PRIME MINISTER: Well you’re absolutely, it's a very fair point, David, you are absolutely right. The States have got themselves into a way of thinking that every time they need more money, they just go to the ATM of the Federal Government and when you say to them, when you say to the States, as we did at COAG, and they have agreed to look at this, I'm not sure how seriously they will look at it, but when we said to them at COAG at the end of last year 'okay, you guys, you are sovereign governments, you have tax bases of your own. You have got actually very efficient tax bases, you've got land tax, you've got payroll tax, what are you going to do about that?' And they say 'Oh, that would be politically difficult' and you say 'well, that you are asking us to put up the GST, do you reckon that is politically easy'?

JOURNALIST: A piece of cake.

PRIME MINISTER: A walk in the park.

JOURNALIST: Is it your contention, that, that is what Jay Weatherill made the point repeatedly to us, the growing incapacity for the South Australian State Government to sustain increases in healthcare in South Australia. I think they have said over the course of the next two decades, the cost of healthcare in South Australia will eclipse the entirety of the state budget. Are you saying it is entirely within the purview and responsibility of the state government to find a way to fund that and that the Federal Government will not partner a solution, GST or otherwise?

PRIME MINISTER: No, I’m not saying that. But, that is a very comprehensive statement. I’m not saying that at all. What I’m saying is that we recognise that health costs are increasing, everyone understands that. And you know, in many respects that’s a good thing David. I mean, we are getting a, we are living longer. That’s good. We are getting people having hip replacements and their knees fixed, you know, when they are in their 70s, and sometimes older. And, you know, they are having a much higher, better quality of life and longer life. All that is good. So, yes we are spending more on health but we are getting the rewards for the, we are getting benefits from it in terms of our lifestyle and personal well-being.

So, yes, we do need to spend more money on health. The question is, there are at least two questions. One is we have got to make sure the health system is run more efficiently. The pressure, the onus has got to be on the states who run the public hospital system. It’s their hospitals, yes, we contribute currently around 40 per cent of the costs but, they run them. They have got to do the heavy lifting in terms of getting the maximum health bang for the taxpayers buck. And, they are businesses that the states own and operate. That is number one. Number two, the states cannot disclaim responsibility for raising revenue. I mean, they have got to be prepared, I believe, to go to their citizens and say, for example. We want to – we need to raise money, more money to spend on our schools and our hospitals. And, we are going to increase this state tax, or that state tax.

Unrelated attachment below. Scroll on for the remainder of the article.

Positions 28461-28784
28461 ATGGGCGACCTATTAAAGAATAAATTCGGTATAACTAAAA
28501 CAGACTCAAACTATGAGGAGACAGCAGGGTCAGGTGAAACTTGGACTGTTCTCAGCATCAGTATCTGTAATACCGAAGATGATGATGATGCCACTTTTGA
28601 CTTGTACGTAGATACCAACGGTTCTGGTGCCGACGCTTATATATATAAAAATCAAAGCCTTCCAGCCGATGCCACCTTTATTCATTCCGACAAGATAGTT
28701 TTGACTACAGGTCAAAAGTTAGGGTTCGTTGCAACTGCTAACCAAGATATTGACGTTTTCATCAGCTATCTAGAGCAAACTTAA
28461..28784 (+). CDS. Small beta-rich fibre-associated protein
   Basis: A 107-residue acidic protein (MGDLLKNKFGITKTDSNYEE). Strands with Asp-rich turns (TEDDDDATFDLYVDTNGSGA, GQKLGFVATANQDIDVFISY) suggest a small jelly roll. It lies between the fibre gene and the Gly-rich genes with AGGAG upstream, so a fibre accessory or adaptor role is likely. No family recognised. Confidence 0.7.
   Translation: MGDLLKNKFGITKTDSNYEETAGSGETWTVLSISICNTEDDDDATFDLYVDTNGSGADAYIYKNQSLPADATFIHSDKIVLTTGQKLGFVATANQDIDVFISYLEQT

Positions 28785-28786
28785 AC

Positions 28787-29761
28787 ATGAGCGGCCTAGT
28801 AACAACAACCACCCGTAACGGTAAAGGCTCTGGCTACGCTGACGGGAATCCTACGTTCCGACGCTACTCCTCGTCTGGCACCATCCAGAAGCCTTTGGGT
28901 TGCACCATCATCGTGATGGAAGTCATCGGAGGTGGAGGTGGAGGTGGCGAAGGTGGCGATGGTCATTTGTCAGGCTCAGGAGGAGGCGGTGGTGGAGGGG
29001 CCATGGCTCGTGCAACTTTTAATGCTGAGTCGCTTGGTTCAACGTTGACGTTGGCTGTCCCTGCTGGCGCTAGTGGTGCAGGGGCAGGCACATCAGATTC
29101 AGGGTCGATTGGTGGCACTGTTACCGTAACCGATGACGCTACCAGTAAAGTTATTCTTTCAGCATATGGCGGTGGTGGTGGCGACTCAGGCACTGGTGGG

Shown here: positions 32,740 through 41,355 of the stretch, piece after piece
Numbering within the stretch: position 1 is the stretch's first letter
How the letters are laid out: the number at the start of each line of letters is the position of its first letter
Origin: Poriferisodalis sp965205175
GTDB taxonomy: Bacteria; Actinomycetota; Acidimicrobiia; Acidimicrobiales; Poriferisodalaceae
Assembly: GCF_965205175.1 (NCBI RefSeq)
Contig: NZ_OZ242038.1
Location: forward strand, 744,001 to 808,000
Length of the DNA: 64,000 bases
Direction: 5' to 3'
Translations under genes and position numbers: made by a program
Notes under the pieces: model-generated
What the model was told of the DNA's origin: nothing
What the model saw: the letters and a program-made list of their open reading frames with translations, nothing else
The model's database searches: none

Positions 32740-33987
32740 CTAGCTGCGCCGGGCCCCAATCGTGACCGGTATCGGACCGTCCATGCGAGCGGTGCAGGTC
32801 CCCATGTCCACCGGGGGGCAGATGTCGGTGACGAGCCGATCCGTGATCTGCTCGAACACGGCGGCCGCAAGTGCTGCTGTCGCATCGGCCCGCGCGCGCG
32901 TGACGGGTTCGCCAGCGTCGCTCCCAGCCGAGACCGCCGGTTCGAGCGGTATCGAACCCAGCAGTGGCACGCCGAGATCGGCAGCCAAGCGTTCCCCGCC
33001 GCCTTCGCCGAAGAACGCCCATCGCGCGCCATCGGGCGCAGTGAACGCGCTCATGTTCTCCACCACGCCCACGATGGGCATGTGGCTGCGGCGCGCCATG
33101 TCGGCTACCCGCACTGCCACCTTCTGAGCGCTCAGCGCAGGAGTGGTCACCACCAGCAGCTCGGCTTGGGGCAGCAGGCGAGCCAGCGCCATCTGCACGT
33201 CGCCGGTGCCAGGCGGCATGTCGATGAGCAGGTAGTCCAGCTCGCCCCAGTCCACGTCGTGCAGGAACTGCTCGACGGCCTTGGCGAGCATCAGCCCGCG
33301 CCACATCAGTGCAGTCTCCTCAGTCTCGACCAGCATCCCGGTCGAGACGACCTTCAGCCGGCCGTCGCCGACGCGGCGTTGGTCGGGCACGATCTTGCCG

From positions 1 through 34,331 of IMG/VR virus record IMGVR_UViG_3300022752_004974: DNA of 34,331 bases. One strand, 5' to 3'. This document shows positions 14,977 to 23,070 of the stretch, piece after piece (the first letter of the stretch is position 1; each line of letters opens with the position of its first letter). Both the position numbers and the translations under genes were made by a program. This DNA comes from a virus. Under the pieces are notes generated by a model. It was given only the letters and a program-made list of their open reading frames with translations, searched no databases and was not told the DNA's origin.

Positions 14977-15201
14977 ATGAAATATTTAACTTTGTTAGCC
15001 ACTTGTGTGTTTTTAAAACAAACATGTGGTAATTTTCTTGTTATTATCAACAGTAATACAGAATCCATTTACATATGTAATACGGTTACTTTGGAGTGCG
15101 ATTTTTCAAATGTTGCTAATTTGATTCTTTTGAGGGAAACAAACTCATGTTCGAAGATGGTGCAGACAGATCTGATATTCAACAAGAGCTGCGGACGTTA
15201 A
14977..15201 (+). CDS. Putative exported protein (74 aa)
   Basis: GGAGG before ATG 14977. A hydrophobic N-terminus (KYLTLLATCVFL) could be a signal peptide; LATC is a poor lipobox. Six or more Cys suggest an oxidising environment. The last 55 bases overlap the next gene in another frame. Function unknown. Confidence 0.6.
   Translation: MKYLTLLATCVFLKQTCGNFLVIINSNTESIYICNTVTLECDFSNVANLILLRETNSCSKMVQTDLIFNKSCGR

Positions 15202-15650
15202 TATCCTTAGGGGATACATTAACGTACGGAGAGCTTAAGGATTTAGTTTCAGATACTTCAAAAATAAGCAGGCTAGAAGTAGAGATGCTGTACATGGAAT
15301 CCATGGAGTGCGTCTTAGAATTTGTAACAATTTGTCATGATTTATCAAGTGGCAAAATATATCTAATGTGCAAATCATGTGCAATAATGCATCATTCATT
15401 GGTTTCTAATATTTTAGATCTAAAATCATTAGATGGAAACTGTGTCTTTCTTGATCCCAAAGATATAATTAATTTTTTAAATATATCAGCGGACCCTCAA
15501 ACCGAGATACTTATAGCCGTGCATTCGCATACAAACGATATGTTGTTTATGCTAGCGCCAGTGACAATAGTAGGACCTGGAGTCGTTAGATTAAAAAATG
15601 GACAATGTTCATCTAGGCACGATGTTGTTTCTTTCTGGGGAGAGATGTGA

Now, when you say that to them, they don’t want to do it. They recoil at the political horror and say no, the Federal Government should do it. Well actually, some of the most efficient tax bases in Australia are state tax bases like land tax, and payroll tax. Some of the most inefficient tax bases are also state taxes such as stamp duties, particularly, not just on real estate which is obviously the big one, but on insurance. So, the idea that you would tax people when they enter into an insurance contract. I mean, really we should be, in a country like ours where natural disasters are all too prevalent, we should be encouraging people to insure. Insurance, insurance is something that should be encouraged, yet, it is taxed, as you know, at state level.

JOURNALIST: Prime Minister, can we just get your thoughts on the school threats that have been gripping schools around our country. We saw yesterday, four schools here in South Australia were the subject of  these robo calls. Clearly, you would get intelligence briefings and, it looks like these are coordinated hoaxes. But, with so many schools being affected, I mean, it really is the dictionary definition of cowardice by the perpetrators, isn’t it?

PRIME MINISTER: Well, it is. It is also the dictionary definition of a crime by the perpetrators. And, I would hope and expect the police to track these people down and they should then be prosecuted and hopefully, dealt with you know as rigorously and firmly as the law allows.